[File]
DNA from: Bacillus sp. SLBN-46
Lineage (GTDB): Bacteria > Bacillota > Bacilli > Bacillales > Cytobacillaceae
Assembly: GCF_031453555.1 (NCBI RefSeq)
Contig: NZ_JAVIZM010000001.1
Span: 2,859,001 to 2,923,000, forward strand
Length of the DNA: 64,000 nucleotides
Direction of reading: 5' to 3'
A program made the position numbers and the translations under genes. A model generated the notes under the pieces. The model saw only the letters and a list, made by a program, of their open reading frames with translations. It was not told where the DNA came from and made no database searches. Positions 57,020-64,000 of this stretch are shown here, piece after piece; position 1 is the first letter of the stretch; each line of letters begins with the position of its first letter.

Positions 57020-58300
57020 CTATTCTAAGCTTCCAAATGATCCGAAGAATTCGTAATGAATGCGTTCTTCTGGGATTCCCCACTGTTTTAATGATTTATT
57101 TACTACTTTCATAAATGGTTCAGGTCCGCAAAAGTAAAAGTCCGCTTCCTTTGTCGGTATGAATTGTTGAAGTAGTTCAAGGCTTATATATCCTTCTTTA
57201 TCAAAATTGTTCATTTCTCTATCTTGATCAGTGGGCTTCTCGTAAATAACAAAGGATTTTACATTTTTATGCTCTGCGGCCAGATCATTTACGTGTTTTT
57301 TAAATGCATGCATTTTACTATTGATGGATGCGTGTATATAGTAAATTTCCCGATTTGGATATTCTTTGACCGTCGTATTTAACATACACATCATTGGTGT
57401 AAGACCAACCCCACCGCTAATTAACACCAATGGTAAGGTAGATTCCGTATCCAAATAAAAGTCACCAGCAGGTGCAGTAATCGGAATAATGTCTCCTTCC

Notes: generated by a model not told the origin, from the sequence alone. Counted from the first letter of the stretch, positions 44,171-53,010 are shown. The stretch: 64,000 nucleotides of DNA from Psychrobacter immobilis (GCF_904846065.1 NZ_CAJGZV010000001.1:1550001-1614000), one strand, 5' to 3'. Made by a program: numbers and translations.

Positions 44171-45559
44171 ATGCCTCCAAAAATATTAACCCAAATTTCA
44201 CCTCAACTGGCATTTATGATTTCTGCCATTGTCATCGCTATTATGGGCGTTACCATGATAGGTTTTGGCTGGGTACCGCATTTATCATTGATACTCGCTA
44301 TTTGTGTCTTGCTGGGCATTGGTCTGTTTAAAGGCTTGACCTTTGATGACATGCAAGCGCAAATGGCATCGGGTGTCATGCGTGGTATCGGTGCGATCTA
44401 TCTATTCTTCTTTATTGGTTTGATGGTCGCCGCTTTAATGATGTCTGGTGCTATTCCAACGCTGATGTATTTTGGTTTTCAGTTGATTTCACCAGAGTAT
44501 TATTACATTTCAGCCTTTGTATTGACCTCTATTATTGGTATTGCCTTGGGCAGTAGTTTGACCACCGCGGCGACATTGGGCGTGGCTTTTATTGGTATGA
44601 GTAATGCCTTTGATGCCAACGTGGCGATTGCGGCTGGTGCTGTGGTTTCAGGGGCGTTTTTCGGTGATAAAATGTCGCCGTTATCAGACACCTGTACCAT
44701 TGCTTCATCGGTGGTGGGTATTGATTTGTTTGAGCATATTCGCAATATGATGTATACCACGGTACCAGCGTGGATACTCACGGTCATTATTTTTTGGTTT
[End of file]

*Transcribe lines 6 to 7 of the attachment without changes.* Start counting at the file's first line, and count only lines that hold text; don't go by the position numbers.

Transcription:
Length of the DNA: 64,000 nucleotides
Direction of reading: 5' to 3'